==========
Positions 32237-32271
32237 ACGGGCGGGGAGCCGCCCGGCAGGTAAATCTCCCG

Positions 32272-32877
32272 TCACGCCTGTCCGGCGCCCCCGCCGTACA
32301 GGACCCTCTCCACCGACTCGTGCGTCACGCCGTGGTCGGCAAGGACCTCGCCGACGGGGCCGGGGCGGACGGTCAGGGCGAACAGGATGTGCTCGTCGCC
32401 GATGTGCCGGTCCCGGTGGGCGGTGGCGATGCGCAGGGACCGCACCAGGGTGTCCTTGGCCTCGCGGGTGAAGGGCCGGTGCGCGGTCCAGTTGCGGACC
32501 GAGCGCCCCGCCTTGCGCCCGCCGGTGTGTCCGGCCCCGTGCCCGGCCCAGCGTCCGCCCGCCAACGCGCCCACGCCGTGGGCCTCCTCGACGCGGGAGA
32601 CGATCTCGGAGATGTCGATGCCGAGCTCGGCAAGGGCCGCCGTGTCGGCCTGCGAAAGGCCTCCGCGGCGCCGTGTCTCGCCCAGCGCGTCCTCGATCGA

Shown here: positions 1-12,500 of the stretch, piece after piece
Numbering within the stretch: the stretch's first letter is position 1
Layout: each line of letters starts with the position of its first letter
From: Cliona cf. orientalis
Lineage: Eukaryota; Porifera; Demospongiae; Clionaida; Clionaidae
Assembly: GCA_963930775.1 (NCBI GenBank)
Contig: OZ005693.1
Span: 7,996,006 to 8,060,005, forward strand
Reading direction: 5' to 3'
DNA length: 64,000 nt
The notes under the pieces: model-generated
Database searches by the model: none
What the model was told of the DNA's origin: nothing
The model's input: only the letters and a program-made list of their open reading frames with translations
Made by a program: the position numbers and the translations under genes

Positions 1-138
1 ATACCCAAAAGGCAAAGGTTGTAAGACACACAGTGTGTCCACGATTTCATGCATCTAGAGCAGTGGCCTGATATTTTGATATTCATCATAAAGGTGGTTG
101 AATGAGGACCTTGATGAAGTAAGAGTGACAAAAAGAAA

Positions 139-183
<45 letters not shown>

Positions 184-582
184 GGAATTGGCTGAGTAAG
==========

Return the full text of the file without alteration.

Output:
Positions 32237-32271
32237 ACGGGCGGGGAGCCGCCCGGCAGGTAAATCTCCCG

Positions 32272-32877
32272 TCACGCCTGTCCGGCGCCCCCGCCGTACA
32301 GGACCCTCTCCACCGACTCGTGCGTCACGCCGTGGTCGGCAAGGACCTCGCCGACGGGGCCGGGGCGGACGGTCAGGGCGAACAGGATGTGCTCGTCGCC
32401 GATGTGCCGGTCCCGGTGGGCGGTGGCGATGCGCAGGGACCGCACCAGGGTGTCCTTGGCCTCGCGGGTGAAGGGCCGGTGCGCGGTCCAGTTGCGGACC
32501 GAGCGCCCCGCCTTGCGCCCGCCGGTGTGTCCGGCCCCGTGCCCGGCCCAGCGTCCGCCCGCCAACGCGCCCACGCCGTGGGCCTCCTCGACGCGGGAGA
32601 CGATCTCGGAGATGTCGATGCCGAGCTCGGCAAGGGCCGCCGTGTCGGCCTGCGAAAGGCCTCCGCGGCGCCGTGTCTCGCCCAGCGCGTCCTCGATCGA

Shown here: positions 1-12,500 of the stretch, piece after piece
Numbering within the stretch: the stretch's first letter is position 1
Layout: each line of letters starts with the position of its first letter
From: Cliona cf. orientalis
Lineage: Eukaryota; Porifera; Demospongiae; Clionaida; Clionaidae
Assembly: GCA_963930775.1 (NCBI GenBank)
Contig: OZ005693.1
Span: 7,996,006 to 8,060,005, forward strand
Reading direction: 5' to 3'
DNA length: 64,000 nt
The notes under the pieces: model-generated
Database searches by the model: none
What the model was told of the DNA's origin: nothing
The model's input: only the letters and a program-made list of their open reading frames with translations
Made by a program: the position numbers and the translations under genes

Positions 1-138
1 ATACCCAAAAGGCAAAGGTTGTAAGACACACAGTGTGTCCACGATTTCATGCATCTAGAGCAGTGGCCTGATATTTTGATATTCATCATAAAGGTGGTTG
101 AATGAGGACCTTGATGAAGTAAGAGTGACAAAAAGAAA

Positions 139-183
<45 letters not shown>

Positions 184-582
184 GGAATTGGCTGAGTAAG